Friday, March 6, 2009

language development and... strollers?

a recent piece in the new york times documents a linkage between social interaction and a child's orientation in a stroller.
When traveling with their babies in forward-facing strollers, caregivers were observed speaking to infants in only 11 percent of cases, while the figure was 25 percent for those using toward-facing [rear-facing] strollers, and even higher for those carrying children or walking with them.

moreover, this appears to be causal and not an artifact of self-selection (i.e., chatty parents choosing rear-facing strollers).
In a follow-up exploratory study, we gave 20 mothers and infants aged 9 to 24 months a chance to try out both stroller types, and recorded their conversations. Mothers talked to their children twice as much during the 15-minute toward-facing journey, and they also laughed more. The babies laughed more, too.

admittedly, these are small samples (the first study included only 2700 observations) that are unlikely to be representative. still, i find the results very provocative... in no small part because the article (i should note that it is an opinion piece, not a news piece) also states that,
Neuroscience has shown that brains develop faster between birth and age 3 than during any other period of life, and that social interaction fosters such neurological development.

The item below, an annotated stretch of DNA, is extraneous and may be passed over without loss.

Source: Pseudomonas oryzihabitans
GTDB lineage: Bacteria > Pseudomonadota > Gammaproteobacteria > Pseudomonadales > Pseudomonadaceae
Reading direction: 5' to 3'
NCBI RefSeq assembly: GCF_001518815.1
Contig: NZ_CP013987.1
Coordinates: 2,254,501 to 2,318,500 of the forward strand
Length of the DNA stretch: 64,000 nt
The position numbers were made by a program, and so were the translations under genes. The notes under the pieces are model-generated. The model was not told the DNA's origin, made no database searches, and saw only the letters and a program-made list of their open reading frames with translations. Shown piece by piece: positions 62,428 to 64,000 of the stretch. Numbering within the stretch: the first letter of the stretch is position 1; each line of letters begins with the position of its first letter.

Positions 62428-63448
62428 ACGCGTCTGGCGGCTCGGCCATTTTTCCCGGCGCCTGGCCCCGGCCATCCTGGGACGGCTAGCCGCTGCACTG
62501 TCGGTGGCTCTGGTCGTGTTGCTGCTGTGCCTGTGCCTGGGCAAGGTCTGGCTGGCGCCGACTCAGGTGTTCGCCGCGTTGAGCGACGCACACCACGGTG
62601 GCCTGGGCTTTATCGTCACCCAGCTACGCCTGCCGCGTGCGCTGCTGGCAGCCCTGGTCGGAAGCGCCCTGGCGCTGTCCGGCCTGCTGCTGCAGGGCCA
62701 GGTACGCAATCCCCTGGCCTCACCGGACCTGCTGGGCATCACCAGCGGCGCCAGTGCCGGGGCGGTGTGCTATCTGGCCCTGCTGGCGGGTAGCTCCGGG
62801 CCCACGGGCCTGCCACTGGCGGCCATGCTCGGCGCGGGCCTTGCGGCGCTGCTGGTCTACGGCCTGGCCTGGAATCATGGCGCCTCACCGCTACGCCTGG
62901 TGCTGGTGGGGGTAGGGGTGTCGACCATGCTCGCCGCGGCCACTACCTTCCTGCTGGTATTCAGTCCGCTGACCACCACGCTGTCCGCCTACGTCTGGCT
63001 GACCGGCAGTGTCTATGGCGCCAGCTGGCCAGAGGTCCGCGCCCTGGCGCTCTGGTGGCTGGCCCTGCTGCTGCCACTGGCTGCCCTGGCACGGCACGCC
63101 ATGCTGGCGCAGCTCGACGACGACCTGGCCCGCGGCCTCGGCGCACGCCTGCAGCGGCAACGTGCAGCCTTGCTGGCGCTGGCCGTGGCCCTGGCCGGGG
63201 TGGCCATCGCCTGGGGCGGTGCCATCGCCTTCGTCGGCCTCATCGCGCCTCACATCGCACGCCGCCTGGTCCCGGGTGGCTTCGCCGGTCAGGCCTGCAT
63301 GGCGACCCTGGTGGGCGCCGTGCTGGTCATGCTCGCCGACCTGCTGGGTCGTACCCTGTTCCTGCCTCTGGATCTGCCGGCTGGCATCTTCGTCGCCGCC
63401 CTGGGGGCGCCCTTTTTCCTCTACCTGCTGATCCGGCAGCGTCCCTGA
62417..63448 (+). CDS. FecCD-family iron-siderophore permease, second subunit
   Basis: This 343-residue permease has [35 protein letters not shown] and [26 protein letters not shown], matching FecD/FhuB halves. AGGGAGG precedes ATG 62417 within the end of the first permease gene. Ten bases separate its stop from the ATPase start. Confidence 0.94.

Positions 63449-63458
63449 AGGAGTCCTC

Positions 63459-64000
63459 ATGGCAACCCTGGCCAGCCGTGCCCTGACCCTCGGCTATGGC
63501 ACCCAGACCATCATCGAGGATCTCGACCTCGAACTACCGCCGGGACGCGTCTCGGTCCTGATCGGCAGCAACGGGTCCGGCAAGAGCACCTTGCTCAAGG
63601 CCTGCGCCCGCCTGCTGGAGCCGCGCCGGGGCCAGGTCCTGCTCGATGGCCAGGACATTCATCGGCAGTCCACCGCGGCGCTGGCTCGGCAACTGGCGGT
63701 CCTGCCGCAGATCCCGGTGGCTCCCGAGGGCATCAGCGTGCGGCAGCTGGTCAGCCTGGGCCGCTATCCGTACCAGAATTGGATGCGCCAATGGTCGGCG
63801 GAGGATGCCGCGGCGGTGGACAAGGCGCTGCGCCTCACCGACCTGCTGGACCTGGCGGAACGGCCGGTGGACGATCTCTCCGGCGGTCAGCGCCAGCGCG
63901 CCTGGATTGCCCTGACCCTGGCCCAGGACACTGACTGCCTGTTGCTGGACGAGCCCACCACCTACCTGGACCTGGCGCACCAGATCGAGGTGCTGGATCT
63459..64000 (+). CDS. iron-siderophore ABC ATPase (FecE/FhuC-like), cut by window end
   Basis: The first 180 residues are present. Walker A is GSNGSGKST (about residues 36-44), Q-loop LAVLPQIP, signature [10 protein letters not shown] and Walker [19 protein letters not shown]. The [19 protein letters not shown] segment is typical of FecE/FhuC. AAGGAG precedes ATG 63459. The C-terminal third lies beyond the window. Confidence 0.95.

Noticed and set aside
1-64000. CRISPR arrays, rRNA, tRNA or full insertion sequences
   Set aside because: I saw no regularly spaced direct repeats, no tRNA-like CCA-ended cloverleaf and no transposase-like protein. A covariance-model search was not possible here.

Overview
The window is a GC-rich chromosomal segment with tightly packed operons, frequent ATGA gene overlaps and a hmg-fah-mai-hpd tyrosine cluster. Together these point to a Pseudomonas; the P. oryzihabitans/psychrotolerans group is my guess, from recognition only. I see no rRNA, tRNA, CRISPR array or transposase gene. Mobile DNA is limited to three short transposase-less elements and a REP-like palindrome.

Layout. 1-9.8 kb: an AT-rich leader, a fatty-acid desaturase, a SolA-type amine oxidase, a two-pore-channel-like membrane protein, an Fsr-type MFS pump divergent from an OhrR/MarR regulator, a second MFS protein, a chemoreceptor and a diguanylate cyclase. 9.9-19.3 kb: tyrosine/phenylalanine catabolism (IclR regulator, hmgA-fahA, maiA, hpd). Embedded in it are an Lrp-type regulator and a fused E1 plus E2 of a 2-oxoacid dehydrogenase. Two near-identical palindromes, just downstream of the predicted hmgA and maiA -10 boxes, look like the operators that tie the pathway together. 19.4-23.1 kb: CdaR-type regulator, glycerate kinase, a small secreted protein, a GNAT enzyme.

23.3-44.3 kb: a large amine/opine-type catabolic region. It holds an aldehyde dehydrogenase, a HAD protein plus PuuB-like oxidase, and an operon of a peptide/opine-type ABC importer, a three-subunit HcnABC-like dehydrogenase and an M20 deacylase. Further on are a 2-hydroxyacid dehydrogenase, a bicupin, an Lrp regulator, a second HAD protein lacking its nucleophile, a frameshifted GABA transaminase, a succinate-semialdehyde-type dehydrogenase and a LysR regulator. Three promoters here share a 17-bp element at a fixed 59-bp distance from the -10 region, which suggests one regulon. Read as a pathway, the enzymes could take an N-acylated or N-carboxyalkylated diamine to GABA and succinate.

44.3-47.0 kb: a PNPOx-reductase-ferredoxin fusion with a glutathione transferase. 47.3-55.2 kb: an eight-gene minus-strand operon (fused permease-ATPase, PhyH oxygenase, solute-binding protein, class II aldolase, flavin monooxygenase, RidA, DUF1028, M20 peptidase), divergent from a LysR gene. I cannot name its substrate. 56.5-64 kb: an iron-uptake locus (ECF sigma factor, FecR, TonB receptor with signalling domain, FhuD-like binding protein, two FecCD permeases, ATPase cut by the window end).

i certainly wouldn't go so far as to say that using a forward-facing stroller inhibits child development, nor would the author, i suspect. but it does make me think twice about the various "things" i use to make life with my child easier, and what the trade-off might be between that convenience and what is best for my child. of course, we now have all sorts of things that could perhaps offset any negative effects of a forward-facing stroller and, potentially, do more to encourage development than i could with my idle chatter anyway.

in the meantime, i'll take this opportunity to plug baby-wearing (my favorite options are the moby wrap, the wallababy solarveil ring sling, and the pouch-style hotsling) and say that riding in the back seat with my 16 month old in her still rear-facing carseat is really for her neurological development, not because i'm spoiling her!

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